Keep in mind that a lot of the crap in your head is just that – crap in your head. Most of it is not really real. And a lot of the intense feelings are actually old, outdated feelings, archaic emotions that are stuck from when you’re six years old, that you’re reliving, and thoughts that are haunting you. And they’re actually, usually quite irrational and blown out of proportion, not really real.
But it still can feel really, really scary to say to them that you’re having those kinds of thoughts.
But your therapist can then help you.
And when you have chosen a therapist that you feel comfortable with and that you expect can help you. It’s easier to trust.
This brings us to tip number three: Trust your subconscious.
Alright, so this is something that gets easier with time.
In the beginning, things might come to mind, and you’re like, “well, what’s that about? That’s not related. I’m not going to say that. That’s not relevant. Let’s just focus on the issue of mine.”
Yeah, not really smart.
Something comes up, and something comes bubbling to the surface because it’s likely related to the topic that you’re talking about.
So, it’s very helpful to trust that as information.
It’s basically your subconscious saying, “Hey, how about this? You’re working on this problem. Have you looked at this?”
And at the very least, you can share it with your therapist, and he or she will then look at it and see how relevant it might indeed be.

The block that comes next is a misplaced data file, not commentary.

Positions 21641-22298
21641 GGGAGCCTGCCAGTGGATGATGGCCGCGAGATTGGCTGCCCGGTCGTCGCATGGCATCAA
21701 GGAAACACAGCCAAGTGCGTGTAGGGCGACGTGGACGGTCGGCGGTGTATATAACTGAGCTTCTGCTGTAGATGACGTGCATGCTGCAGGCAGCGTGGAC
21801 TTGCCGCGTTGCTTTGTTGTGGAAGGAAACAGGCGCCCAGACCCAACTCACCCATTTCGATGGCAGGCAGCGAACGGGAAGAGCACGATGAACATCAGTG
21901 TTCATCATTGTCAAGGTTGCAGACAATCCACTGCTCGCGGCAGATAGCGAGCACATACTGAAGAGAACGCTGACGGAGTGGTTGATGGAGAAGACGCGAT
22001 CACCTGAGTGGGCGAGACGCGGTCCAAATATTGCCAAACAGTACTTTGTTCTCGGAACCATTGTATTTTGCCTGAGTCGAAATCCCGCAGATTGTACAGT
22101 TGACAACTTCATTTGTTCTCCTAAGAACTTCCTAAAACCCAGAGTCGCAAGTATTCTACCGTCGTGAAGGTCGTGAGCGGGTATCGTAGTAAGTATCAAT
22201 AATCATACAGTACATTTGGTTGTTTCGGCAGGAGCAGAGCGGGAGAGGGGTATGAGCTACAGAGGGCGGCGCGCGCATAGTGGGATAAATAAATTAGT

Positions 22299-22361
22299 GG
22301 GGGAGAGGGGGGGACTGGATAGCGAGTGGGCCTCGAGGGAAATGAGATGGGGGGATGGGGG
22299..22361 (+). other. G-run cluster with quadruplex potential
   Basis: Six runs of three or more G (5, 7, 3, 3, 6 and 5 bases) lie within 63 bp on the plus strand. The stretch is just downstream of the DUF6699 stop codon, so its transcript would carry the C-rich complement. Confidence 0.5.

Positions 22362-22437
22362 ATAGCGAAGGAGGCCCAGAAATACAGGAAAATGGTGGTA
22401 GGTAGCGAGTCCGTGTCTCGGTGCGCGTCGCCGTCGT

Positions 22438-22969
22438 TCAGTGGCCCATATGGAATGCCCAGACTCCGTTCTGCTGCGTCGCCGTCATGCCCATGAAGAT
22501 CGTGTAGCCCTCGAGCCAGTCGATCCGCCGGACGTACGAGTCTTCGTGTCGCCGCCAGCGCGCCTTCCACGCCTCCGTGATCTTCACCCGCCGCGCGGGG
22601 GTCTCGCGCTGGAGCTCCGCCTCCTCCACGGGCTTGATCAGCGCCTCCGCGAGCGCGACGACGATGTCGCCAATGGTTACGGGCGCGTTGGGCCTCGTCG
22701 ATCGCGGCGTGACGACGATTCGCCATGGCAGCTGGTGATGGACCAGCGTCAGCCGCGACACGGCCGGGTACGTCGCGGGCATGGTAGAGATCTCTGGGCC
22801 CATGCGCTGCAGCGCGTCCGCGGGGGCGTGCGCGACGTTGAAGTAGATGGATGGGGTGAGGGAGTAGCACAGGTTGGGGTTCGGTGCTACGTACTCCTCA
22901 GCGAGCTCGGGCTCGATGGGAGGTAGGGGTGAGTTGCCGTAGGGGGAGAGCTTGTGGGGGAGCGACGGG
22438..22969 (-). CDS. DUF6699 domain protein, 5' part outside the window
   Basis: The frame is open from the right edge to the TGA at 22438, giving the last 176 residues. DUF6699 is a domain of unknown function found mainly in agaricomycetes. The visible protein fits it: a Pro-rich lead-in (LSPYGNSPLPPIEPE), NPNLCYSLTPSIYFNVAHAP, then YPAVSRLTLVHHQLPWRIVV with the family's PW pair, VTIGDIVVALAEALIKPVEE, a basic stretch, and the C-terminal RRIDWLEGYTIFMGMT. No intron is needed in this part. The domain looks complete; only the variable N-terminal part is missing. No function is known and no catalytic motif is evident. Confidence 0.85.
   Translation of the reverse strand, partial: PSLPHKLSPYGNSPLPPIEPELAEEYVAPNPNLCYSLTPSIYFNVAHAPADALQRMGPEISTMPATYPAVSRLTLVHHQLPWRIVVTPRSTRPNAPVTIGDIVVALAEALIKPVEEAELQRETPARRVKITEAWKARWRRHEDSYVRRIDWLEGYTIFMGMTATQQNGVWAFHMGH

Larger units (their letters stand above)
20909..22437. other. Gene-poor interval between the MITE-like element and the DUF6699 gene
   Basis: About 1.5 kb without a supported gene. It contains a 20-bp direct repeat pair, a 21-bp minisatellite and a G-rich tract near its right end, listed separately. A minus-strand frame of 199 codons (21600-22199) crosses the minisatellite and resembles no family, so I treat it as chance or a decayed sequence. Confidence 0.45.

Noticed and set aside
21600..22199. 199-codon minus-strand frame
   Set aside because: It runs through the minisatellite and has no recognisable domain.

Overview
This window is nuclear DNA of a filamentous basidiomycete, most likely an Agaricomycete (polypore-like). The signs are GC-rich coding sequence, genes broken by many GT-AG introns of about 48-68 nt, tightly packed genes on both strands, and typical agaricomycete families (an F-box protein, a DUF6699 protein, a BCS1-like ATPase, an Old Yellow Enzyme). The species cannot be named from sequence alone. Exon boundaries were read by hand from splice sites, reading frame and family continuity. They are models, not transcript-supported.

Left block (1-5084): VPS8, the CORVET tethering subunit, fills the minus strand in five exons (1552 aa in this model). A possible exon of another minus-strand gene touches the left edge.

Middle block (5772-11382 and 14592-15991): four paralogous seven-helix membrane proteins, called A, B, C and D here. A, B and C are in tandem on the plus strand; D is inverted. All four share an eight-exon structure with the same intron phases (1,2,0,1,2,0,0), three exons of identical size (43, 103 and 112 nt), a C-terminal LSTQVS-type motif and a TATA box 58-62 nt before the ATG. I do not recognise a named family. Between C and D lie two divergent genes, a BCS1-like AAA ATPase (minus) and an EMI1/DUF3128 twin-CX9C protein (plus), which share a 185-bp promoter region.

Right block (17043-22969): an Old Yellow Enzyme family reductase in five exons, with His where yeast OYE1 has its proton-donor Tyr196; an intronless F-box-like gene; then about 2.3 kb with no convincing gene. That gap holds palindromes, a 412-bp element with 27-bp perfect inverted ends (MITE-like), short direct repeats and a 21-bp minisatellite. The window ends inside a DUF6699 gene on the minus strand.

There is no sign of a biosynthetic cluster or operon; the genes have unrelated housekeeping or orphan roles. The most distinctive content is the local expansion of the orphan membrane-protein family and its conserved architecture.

And so, trust whatever comes up.
So you might be asked the question like, “what does that remind you of? You have that feeling when you’re around that particular guy, that person made you feel that way whenever he enters the room, and you feel it in your chest. Is that a familiar feeling?”
“Yeah, what does it remind you of?”
You might have, like, his memory come to mind of when you were seven years old, and there was a particular teacher, you’re like, might not be related. Or maybe I’m just making this up, or I’m forcing this, or I’m consciously linking the two together.
But the problem is all of that crap in your head, all of your thinking about it is taking you out of that relationship that you want to have with your subconscious.
I’ve done this a long time now. So, whenever I have a session, which I recently had a couple of days ago, I simply blurt out whatever comes to mind, am like, now this and now that comes to mind, and this is the emotion I’m feeling. And now I’m tearing up. These memories are popping into my mind. Now I’m thinking of this. This feels a bit uncomfortable to even share with you, but…and then I’ll share it
Or I have the feeling that this is going to make you uncomfortable sharing what I’m about to share, but I’m going just to blurt it out, “Hey, look, I’m paying this guy. (And this moment is a guy) to hear everything, and he is trained to be able to hear anything.”
Same for me.
When I’m a coach, there’s nothing off-limits. I want to hear everything that’s going on in your mind. Because then, as a therapist – I’m not a therapist. I’m a coach.
But as a coach can help you to best when he knows what’s going on for you, provided he’s a coach that can actually help you.
That goes back to point number one, select the right person.
I hope this is helpful to you.
If you have any questions, leave them below, and I’ll get to them.
This is Sebastiaan from social-anxiety-solutions.com
Bye for now.